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Broncos vs. Chiefs: 7 things to watch for

The Chiefs are coming off of a mini-bye week to face a division rival on Monday Night Football. This is what it’s all about, Chiefs fans. Expect a contentious, back and forth game in the best environment in football. The story lines include the return of some familiar faces, an emerging playmaker and a Chiefs coaching staff attempting to get back on track.

Below are a few things we’ll be watching for this week, as always feel free to let us know your thoughts in the comment section.

1) Jamaal returns to Arrowhead

Let’s get this out of the way now: he should not be booed. He’s an all-time Chiefs great that was cut by the team that drafted and developed him. He didn’t choose to leave, wasn’t offered a pay cut, was just let go and told to retire. Welcome him back to Arrowhead with open arms and hope the Chiefs defense shuts him down. Charles should be in the Chiefs hall of fame when his career is over, but he’s back for at least one game with the Broncos. It’ll be fun to see what he has left.

2) Who else comes back?

The Chiefs have lost a significant player nearly every week to injury. This week they may get a few of them back on the field. Mitch Morse, Laurent Duvernay-Tardif and Charcandrick West are practicing and could provide a significant boost to the Chiefs offense. As of now, Tamba Hali isn’t practicing and hasn’t been activated, and Justin Houston is limited with a knee injury, so the pass rush may not get the same boost. Perhaps the most anticipated return is that of cornerback Steven Nelson. After seeing the secondary struggle against the Raiders, adding the feisty, physical Nelson to the mix should be more than welcome. Watch to see if they can shake off the rust and show why they were the starters in the first place.

3) Who will step up on defense?

The Chiefs defense is predicated upon two conflicting concepts. On one hand, they are a bend but don’t break unit. They’ll give up some yards to opposing offenses between the 20 yard lines, but expect to clamp down before allowing points. On the other hand, they are at their best when they are a playmaking, opportunistic defense. They thrive on turnovers and sacks and they struggle when they don’t get them.

Against Oakland, they were neither bend-but-don’t-break nor opportunistic. They gave up big plays in the passing game, and didn’t force a turnover or record an (official) sack. The talk all week was about how much they miss Eric Berry and about how Justin Houston was being misused. I’d argue that moving forward none of that matters. Someone needs to make a play. Dee Ford, Chris Jones, DJ, Peters, Mitchell or the aforementioned Justin Houston. The Chiefs have playmakers on defense. The need them to start making more plays. Especially when the game is on the line ... who will step up?

4) The continued development of Demarcus Robinson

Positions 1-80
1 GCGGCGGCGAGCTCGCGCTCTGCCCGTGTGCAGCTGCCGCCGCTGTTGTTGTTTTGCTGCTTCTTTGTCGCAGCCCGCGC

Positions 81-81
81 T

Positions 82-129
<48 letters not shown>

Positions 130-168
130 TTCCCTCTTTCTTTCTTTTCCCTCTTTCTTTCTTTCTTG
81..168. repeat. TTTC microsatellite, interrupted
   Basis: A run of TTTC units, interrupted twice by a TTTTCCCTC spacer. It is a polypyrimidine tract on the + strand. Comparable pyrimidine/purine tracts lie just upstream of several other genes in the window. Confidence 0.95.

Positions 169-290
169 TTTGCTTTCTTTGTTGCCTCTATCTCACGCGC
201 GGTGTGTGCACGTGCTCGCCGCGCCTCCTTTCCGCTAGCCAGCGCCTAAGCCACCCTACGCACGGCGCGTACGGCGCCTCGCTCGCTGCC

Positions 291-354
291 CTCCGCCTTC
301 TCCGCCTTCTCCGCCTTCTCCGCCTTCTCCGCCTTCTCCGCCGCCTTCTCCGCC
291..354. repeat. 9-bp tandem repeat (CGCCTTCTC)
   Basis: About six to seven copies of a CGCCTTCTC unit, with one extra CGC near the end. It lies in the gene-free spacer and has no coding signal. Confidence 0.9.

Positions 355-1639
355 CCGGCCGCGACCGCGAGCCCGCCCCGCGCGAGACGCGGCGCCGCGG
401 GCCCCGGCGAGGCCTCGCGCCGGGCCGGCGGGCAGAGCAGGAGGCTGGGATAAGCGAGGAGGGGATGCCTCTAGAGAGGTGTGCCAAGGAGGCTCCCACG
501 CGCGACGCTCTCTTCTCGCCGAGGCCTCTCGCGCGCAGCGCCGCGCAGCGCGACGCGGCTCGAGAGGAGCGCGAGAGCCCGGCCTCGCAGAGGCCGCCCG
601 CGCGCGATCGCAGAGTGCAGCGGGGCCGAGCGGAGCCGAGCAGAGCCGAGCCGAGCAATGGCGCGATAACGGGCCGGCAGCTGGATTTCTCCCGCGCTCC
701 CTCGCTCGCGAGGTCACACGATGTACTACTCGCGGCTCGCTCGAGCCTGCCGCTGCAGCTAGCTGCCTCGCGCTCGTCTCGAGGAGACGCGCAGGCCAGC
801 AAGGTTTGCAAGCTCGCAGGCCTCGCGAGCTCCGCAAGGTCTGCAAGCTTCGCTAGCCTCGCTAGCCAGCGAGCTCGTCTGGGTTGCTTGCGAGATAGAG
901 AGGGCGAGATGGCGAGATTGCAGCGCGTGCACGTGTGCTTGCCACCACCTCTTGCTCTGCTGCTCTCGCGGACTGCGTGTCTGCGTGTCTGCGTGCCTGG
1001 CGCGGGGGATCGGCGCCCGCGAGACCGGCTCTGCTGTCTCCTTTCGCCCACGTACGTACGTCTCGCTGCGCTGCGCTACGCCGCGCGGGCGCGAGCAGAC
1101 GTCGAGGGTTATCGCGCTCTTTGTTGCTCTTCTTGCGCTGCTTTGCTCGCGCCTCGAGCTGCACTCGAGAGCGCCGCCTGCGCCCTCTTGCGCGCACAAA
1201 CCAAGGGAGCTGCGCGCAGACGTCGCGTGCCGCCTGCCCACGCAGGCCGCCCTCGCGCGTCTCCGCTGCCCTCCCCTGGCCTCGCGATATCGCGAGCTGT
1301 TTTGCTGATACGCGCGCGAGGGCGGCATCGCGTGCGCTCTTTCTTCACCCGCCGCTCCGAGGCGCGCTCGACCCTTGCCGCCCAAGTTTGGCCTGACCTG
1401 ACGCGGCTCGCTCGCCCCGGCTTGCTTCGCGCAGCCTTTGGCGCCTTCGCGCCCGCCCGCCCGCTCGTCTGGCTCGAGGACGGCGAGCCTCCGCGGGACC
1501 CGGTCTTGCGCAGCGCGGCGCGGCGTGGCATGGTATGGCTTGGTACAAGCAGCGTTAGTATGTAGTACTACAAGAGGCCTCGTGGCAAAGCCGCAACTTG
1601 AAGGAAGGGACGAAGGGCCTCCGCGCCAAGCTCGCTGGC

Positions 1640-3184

D-Rob stepped in when Conley went down as the team’s No. 2 receiver. He looked lost at first, but settled in to a productive role against the Raiders. Robinson was able to do a lot of the things you would want to see from a secondary receiver in this offense. The most important roles for him at this point are to block downfield, catch the ball when targeted and make himself a reliable option for Alex Smith. If he’s also able to create big plays on his own, and run after the catch (which he excelled at in college), that’s a huge bonus. Keep an eye on No. 14 this week, see if he can continue to improve and secure his position as part of the future of this team.

5) Will the Chiefs respond like a contender?

Coming off of two tough losses in a short span, the Chiefs are like a boxer who has taken a flurry of punches from his opponent and got knocked down. The question now is, will they jump back up off of the canvas, or are they down for the count? If they can take it to the Broncos in primetime and show they are still among the league’s best, it’s a great sign. They’ve taken the best shot from two strong NFL teams, and are still on top of the division and conference. If they fall flat against Denver, they won’t be considered a championship contender for the immediate future. Watch to see how the Chiefs respond to adversity this week.

6) Strength on strength

The Broncos have a very good defense, the Chiefs a very good offense. Von Miller and Shane Ray will get after Fisher and Schwartz and attempt to slow down MVP candidate Alex Smith. Broncos cornerbacks Aqib Talib and Chris Harris will blanket Hill and Kelce, and Derek Wolfe and Brandon Marshall will do their best to stop Kareem Hunt. We’re about to see if the Kansas City offense has taken the next step to being a unit that can line up against one of the best defenses in the league and still dominate.

7) The coaching advantage

After the Patriots win, media and fans alike raved about the job Andy Reid did with the Chiefs creative offensive scheme, varied playcalling and formations. Not to mention the defensive scheme by Bob Sutton that seemed to be perfect at least for one week. Bob Sutton appeared to drop more into coverage early, forcing Brady to throw deep with little success, then brought more pressure in the second half to close the game out. I mention the success of the Chiefs coaches against New England to contrast with the widely criticized effort against Oakland and Pittsburgh.

Every game plan, and every play is brilliant when it works (and stupid when it doesn’t). It’s clear that this Chiefs team is to a certain extent dependent upon coaching and scheme to win each week. Against Denver, it’s fair to argue that Kansas City has an advantage at head coach and defensive coordinator. It’s critical that the Chiefs make adjustments to mask deficiencies and feature strength of this team. Watch to see if Reid and Sutton can put their players at an advantage once again.

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